From grassland to social media stardom, a new way to tell a good China story

Tenzin, a twenty-year-old herdsman who unexpectedly shot to fame and became his poverty-stricken hometown’s culture ambassador, has provided new ideas to the public sector on how to "tell a good Chinese story".

By MA Yue, GU Yiwei


The past two weeks must have been surreal to Tenzin, or Dingzhen, a 20-year-old herdsman from Litang, a small county in Garzê Tibetan Autonomous Prefecture of Sichuan Province.

When a local photographer nonchalantly posted a ten-second video of the twenty-year-old Tibetan herdsman on Douyin – showing Tenzin breaking into a grin, to be specific – the online world went absolutely nuts. Mesmerized by his rugged handsomeness and wide-eyed sincerity, social media has made this shy country boy, who had almost no online presence before the post and had never left the Litang, the most popular internet personality of the moment. Tenzin’s first post on his newly launched personal Douyin channel amassed a stunning 2.4 million likes overnight, with the channel’s total followers quickly exceeding 3.6 million and still growing. A star was born.

Tenzin, 20, smiling at the camera. The short video has made him the most popular internet figure over the past weeks.

Meanwhile, internet users, good-hearted or cynical, are already worried that Tenzin would follow the path of countless other ill-fated internet celebrities – the gullible guy would be exploited by agencies and platforms, get lost in the ruthless influencer economy, and quickly fade into obscurity. After all, Tenzin hasn’t got much education. Nor is he fluent in mandarin. But then, the plot took a slightly different twist. A state-controlled tourist company hired him, offering him a 3500 yuan ($530) monthly salary with insurance coverage and other benefits.

He was put to work immediately. In less than a week, the tourism office released a slickly produced promotional video, titled “Tenzin’s World”. “This is my world. Snow peaks, grassland, temples, stupas, and friends I love,” said Tenzin in a voiceover, with the scene showing him galloping across sloping grassland against a backdrop of breathtaking mountains. “Welcome to my home.”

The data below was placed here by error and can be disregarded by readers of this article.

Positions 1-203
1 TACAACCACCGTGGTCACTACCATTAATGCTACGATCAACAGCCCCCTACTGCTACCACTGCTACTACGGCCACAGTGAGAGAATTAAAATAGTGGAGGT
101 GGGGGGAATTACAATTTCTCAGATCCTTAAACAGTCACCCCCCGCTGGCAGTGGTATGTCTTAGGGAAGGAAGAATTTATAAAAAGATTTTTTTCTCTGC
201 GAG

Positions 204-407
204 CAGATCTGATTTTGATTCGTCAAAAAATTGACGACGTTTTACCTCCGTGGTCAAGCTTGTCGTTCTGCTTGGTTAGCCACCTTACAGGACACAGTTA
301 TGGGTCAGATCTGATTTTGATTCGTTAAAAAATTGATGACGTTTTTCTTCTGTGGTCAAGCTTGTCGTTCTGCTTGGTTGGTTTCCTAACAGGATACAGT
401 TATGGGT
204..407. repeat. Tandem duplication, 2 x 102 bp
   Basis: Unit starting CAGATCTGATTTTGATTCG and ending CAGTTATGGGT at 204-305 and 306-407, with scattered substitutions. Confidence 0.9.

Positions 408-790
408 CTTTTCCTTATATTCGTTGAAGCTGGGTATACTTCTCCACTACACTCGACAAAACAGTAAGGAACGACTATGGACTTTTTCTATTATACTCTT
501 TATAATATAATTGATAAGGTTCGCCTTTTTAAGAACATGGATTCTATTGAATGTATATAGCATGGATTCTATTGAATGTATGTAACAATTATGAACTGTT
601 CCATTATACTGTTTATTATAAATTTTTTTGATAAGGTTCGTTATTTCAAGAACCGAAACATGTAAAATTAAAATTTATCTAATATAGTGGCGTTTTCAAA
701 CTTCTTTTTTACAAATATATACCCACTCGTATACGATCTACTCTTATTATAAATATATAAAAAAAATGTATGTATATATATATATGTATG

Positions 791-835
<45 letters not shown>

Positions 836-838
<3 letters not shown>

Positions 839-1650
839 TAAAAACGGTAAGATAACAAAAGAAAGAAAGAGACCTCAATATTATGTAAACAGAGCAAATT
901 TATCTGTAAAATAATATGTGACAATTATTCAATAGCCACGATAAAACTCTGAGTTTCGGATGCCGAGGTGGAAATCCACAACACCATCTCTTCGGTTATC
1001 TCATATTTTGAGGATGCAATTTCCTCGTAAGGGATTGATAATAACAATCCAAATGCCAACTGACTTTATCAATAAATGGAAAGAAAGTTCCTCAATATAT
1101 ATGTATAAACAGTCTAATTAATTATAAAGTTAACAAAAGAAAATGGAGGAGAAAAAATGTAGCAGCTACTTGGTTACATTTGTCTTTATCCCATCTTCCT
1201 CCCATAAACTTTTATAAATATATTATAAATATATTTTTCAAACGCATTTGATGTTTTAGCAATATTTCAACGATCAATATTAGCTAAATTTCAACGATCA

Riding the momentum of this unplanned fame, the tourism office, keen to revive the local tourism industry that has been hit hard by the Covid-19 pandemic, announced that entrance to national parks and cultural sites in the area would be free until February 1 next year. The public responded enthusiastically. Hotel booking in the region was 89 percent up compared to this time last year as of November 25.

So far Tenzin’s foray into media has been a marketing success case study of how public authorities can leverage the booming social media ecosystem to push forward economic and social initiatives. “Media has been democratized, and the public is more open to authentic voices from the grassroots,” said FAN Hongzeng, of Tsinghua University. “Therefore public service entities should tailor their style and dissemination model to this new age.”

However, there is no set roadmap to follow to funnel short-lived social media hype into a sustainable career for Tenzin and a strong tourism brand for his hometown Litang. “Tenzin’s raw talent should be nurtured. This is similar for Litang’s tourism resources, which need to be protected and sustainably developed,” a manager at Tenzin’s current company explained of its decision to shield the boy from more lucrative media engagements such as variety shows. To make the country boy an influencer with real, long-lasting influence, “studying hard”, as Tenzin said himself, may not be enough. It will take smart strategies and nimble execution by Litang’s tourism authorities. The media world, which pushed him to stardom in the first place, also needs to be mindful when Tenzin’s story unfolds.

A more pressing question still, is how to utilize Tenzin’s fame to empower the local community. Litang, owing to its remote location, high altitude, and harsh climate, is among the poorest counties in China. Tenzin’s stardom may be a powerful kickstart to the languishing tourism industry. But there are still mounting challenges to get more local residents involved in the tourism economy. Equally important but no less challenging is to invest profits from tourism in other social development initiatives.

The view of Litang, Tenzin's hometown in Garzê Tibetan Autonomous Prefecture of Sichuan Province. Photo from CFP.

Tenzin’s stardom has long grown much larger than himself. CCTV news, China’s national broadcaster, commented that the episode has “provided new ideas and channels to the public sector to showcase local culture by ‘telling good stories’”. But it will be an even more compelling story if Tenzin and those working with him can shape this momentary fame into a sustainable brand, and elevate an entire community into social prosperity through it.

“Tamdrin #DingZhen recently became a social media star after a photo of his bright, sunny, and innocent smile had gone viral.” HUA Chunying, Spokesperson at China’s Foreign Ministry, tweeted shortly after Tenzin became a social media phenomenon. But people are already contemplating what comes after this dazzling virality.

LU Shihan, a technology commentator, wrote on Weibo. “Tenzin will help bring into spotlight those working beside him and behind him, as well as those toiling on this beautiful land. This will be the most meaningful thing that came out of the social media frenzy.”